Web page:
The city and county taxes decline slightly. The regional rail levy adds $4 and the school district adds $66 to the bill. Special taxing districts add another $3 But factor in property tax system shifts and the net increase is $36, to $3,066 for the 2021 bill.
The median value St. Paul commercial property would have a 4.9 percent increase in market value, from, $464,000 in 2020 to $486,600 in 2021. Taxes were $16,030 in 2020 and would actually decrease to $15,950 in 2021. But Samuel cautioned that commercial/industrial properties vary widely in size and value.
The median value St. Paul apartment building would have a 16.6 percent increase in market value, from $878,100 in 2020 to $1.024 million in 2021. Property taxes would increase $1,338, from $17,827 in 2020 to $19,165 in 2021.
Continued strong growth in apartment values in buildings of four or more units, and associated tax shifts, will contribute to making rental housing less affordable. That is contrary to elected officials’ goals of addressing the area’s affordable housing crisis.
Samuel noted that as rent moratoriums and assistance payments end, it’s likely there will be a spike in evictions and apartment vacancies. Those challenges disproportionately affect families of color.
Como sees greatest market value changes
St. Paul neighborhoods seeing the highest residential market value increases are Como, North End, Sunray/Battle Creek/Highwood, Greater East Side, West Side and Payne/Phalen.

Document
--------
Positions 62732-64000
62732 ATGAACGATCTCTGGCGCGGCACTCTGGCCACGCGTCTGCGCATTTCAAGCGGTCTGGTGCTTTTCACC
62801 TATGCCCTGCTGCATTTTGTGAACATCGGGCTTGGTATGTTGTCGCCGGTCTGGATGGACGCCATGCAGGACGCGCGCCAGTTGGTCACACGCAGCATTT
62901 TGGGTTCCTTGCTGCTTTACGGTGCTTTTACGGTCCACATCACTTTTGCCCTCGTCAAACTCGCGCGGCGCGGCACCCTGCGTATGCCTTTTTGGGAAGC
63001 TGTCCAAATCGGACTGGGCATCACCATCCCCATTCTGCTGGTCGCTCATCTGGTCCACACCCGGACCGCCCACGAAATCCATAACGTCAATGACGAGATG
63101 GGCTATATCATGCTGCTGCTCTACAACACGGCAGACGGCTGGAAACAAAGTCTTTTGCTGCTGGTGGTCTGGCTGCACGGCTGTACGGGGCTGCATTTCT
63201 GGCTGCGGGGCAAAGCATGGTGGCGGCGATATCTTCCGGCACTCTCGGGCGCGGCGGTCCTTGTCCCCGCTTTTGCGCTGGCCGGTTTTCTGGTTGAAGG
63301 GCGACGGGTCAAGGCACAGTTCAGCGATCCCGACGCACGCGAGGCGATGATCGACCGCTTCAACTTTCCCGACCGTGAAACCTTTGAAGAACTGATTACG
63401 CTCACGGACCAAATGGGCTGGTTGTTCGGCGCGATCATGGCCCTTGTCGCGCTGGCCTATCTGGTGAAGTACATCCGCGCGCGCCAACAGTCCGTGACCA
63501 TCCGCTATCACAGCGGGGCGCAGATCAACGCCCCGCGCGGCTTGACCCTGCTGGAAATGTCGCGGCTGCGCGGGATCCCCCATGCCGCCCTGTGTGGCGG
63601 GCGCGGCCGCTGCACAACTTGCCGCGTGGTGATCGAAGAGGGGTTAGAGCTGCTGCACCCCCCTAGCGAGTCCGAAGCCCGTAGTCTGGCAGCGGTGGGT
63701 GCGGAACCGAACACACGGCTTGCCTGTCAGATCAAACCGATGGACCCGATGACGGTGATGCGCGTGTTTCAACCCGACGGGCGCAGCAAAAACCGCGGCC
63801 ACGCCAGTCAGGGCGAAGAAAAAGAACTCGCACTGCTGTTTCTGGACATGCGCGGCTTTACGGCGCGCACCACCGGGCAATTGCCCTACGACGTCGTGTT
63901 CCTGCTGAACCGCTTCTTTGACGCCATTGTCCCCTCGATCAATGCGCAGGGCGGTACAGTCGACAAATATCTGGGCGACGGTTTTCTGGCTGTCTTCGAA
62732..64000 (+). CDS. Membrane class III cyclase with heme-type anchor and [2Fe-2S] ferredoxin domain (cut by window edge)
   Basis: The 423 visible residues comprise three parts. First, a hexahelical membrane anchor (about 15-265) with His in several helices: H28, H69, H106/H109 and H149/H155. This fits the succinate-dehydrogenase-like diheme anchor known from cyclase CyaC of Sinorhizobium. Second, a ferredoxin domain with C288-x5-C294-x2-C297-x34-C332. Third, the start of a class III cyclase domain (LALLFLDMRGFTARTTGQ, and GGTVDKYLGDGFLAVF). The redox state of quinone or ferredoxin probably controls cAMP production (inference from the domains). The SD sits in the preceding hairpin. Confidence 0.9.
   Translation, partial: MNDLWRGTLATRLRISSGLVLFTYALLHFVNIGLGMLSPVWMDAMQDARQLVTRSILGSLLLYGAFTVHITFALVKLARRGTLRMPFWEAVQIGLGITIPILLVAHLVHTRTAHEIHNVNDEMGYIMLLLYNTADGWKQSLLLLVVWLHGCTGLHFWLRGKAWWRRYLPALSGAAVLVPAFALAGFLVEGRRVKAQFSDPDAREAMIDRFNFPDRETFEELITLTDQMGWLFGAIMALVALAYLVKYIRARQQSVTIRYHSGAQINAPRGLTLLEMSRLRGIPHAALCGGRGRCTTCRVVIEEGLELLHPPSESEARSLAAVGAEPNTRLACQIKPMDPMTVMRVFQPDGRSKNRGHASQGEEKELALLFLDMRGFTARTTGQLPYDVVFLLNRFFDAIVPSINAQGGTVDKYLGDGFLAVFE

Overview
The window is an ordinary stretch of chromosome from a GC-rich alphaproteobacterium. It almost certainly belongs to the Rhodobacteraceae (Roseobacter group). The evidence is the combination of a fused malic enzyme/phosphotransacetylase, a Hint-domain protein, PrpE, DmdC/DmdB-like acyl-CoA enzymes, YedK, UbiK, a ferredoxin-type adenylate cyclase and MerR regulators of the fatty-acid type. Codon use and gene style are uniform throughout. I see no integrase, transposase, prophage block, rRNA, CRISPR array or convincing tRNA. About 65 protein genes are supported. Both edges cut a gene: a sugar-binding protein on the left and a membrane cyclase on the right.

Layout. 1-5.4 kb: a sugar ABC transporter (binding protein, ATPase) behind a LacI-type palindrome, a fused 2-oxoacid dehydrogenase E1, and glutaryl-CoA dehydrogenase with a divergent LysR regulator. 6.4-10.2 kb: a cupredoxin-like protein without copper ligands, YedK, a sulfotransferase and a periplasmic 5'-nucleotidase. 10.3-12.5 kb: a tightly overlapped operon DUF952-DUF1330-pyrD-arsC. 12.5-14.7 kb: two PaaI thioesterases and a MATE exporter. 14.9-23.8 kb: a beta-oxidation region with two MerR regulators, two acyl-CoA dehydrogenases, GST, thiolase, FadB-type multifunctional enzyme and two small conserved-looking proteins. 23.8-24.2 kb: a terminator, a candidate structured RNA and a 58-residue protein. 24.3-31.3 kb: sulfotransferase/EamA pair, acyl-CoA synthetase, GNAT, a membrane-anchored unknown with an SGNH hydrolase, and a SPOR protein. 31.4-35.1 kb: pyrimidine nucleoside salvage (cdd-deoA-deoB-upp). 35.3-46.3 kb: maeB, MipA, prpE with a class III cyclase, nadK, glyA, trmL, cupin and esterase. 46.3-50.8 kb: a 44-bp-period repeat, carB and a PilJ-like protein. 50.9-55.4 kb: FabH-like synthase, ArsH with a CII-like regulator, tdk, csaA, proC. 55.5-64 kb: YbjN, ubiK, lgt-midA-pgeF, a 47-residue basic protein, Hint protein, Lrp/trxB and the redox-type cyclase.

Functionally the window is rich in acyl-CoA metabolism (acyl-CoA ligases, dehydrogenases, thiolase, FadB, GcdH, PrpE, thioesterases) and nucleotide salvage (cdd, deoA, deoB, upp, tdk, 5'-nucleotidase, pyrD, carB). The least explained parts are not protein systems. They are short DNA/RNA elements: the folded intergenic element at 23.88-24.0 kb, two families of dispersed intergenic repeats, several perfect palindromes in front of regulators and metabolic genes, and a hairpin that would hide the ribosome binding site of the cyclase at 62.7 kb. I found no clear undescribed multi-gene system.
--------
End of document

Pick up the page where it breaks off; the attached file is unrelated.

Citywide, SunRay/Battle Creek/Highwood would see the greatest percentage increase in market value at 10.3 percent. Values would rise from $193,300 to $213,250. Taxes would rise from $2,915 to $3,023, for a $108 or 3.7 percent change.
Monitor area neighborhoods would see varying levels of market value increases. But because of shifts and changes in the property tax system, neighborhoods seeing valuation increases might still see lower property taxes. And of course, what is paid by property is also affected by market value trends and similar property sales, as well as any property improvements.
The greatest median market value change is in Como neighborhood, at 8.8 percent. Market value would increase from $234,700 in 2020 to $255,400 in 2021. Property taxes would increase $63 or 1.7 percent, from $3,657 in 2020 to $3,720 in 2021.
Hamline-Midway would see an increase of 7 percent, $187,900 in 2020 to $201,100 in 2021. Property taxes would increase $5 or .2 percent, from $2,818 in 2020 to $2,823 in 2021.
Thomas-Dale or Frogtown would see a 4.7 percent increase in median market value, from $154,100 in 2020 to $161,400 in 2021. Property taxes would actually drop $46 or 2.1 percent, from $2,211 in 2020 to $2,165 in 2021.
Union Park’s median value home increases 4 percent, from $324,000 to $337,100. Property taxes would drop $185, from $5,257 to $5,072 for a 3.5 percent decrease.
St. Anthony Park and downtown are tied for the largest percentage drop in property taxes, at 5.8 percent. The median market value home in St. Anthony Park would increase just 1.8 percent, from $319,700 to $325,600. Property taxes would drop $298 from $5,180 in 2020 to $4,882 in 2021.